I have a friend who refers to me as the “terminal” optimist. He is not. We laugh about it. From time to time in my life I have had to temper my optimism with a dose or two of logic; or talk to someone that was more of a ‘realist.’ By and large, however, I have a pretty good grasp of reality while remaining optimistic.

I was blessed with a mother who was an optimist, even though she suffered from depression later in life. My brother and grandmother also suffered from depression; there was no guarantee that I would be optimistic. Mom could often see the bright side of a situation, and I benefited from being around that energy.

My teenage years were full of many ups and downs. I recognized some of my tendency for negative thinking. In my early twenties I developed the “48-hour rule” – I would not allow myself to be in a negative (or ‘down’) place for longer than 48 hours. In the 49th hour, if I was still down I would indicate that I was ‘awesome’ even if I had to  ‘fake it until I made it.’ It worked. I observed in me how my inner energy shifted when I responded positively.

So how does optimism affect us as human beings and leaders? Let’s explore it and see.

As we head into the holiday season my hope for you is that yours will be filled with all of your favorite things, all your favorite people, and that your food will be exceptional.

Be well and do your best work,


Optimists At Work

“Optimism is an essential ingredient of innovation. How else can the individual welcome change over security, adventure over staying in safe places.”  Robert Noyce, co-founder Intel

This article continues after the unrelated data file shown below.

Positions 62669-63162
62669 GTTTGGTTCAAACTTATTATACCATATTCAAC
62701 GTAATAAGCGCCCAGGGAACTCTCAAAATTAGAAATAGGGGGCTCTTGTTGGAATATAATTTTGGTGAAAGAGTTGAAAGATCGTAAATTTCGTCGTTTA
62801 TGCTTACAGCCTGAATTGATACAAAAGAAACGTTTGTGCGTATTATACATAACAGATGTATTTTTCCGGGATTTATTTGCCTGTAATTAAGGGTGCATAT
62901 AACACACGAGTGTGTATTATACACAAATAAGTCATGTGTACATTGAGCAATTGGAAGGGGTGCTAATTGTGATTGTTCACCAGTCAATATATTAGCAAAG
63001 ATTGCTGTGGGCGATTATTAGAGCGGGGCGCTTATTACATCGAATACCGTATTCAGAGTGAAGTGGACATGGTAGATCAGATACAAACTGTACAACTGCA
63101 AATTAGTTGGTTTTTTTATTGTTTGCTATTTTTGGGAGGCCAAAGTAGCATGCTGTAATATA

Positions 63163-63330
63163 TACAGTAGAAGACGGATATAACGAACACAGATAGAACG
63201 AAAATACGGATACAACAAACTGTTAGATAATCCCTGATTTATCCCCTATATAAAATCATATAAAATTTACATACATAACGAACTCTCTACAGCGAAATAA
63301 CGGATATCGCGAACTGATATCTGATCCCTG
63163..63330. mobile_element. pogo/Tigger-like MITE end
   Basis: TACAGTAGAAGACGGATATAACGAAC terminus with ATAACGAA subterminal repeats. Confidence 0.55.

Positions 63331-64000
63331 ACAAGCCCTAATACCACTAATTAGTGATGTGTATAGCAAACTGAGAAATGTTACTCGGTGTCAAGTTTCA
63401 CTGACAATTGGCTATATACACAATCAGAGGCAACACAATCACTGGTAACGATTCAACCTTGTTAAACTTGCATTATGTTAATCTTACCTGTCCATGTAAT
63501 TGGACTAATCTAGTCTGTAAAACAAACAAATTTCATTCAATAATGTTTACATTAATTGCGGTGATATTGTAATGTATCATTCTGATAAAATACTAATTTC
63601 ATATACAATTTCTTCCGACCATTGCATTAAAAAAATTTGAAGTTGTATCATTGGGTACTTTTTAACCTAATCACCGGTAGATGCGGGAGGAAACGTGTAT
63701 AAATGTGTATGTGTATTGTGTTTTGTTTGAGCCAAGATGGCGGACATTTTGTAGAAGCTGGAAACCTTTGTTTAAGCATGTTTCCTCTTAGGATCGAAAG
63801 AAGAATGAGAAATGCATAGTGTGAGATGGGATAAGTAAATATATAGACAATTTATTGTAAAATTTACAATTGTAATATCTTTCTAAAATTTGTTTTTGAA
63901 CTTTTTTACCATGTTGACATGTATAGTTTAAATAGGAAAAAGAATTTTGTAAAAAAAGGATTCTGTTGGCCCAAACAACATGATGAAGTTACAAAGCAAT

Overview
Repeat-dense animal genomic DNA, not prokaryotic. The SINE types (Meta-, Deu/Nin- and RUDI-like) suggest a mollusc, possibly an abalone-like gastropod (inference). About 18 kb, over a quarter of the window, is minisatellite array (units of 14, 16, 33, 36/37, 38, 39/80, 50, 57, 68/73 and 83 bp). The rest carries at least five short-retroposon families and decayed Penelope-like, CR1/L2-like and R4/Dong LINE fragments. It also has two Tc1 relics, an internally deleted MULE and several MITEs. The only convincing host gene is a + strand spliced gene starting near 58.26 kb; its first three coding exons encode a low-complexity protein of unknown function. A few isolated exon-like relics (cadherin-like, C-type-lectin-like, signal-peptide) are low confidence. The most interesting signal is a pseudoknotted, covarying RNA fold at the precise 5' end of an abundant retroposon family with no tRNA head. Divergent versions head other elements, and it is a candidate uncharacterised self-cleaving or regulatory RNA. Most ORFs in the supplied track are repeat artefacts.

Optimism is one of the things measured as part of Emotional Intelligence. “Optimism is the ability to look at the brighter side of life and to maintain a positive attitude and outlook on life. It involves remaining hopeful and resilient, despite occasional setbacks.” (Emotional Intelligence Development Guide – ADVISA).

Being ‘hopeful’ is a key ingredient in leadership. In fact, being hopeful is a key ingredient in living period. It involves looking at a situation and being confident that you/we can deal with it, solve for it, know that ‘this too shall pass.’

What does science say about optimism? Dr. John Medina, an affiliate professor of bioengineering at the University of Washington School of Medicine, explains it this way:

“If you slip into a clinical depression, all kinds of rotten things happen to you. Here’s one. Your immune system begins to go offline. As a result, cortisol levels–stress hormones–begin to rise. Stress hormones attack a very particular cell type in the immune system called a CD4 positive cell [white blood cells that play an important role in your immune system]. If you are depressed, cortisol levels go way, way up. When they go up, your ability to mount a sustained and effective response against infectious diseases goes down. As importantly, your ability to fight certain cancers goes down and the ability for you to maintain cardiovascular health goes down. Put all those things together and it’s almost a guarantee to live a shorter life. The ability for you to stay optimistic produces a buffer against your probability of experiencing depression.”

Optimism not only reduces stress, but it also promotes the production of the neurotransmitter dopamine. “Dopamine packs a serious wallop,” Medina says. He likens dopamine to the ignition system in your car. “Insert the key into the lock, and the car springs to life.” Dopamine makes us happy, increases motivation.  …Dopamine is a big deal. Simply put, optimism reduces the bad stuff and elevates the good stuff.”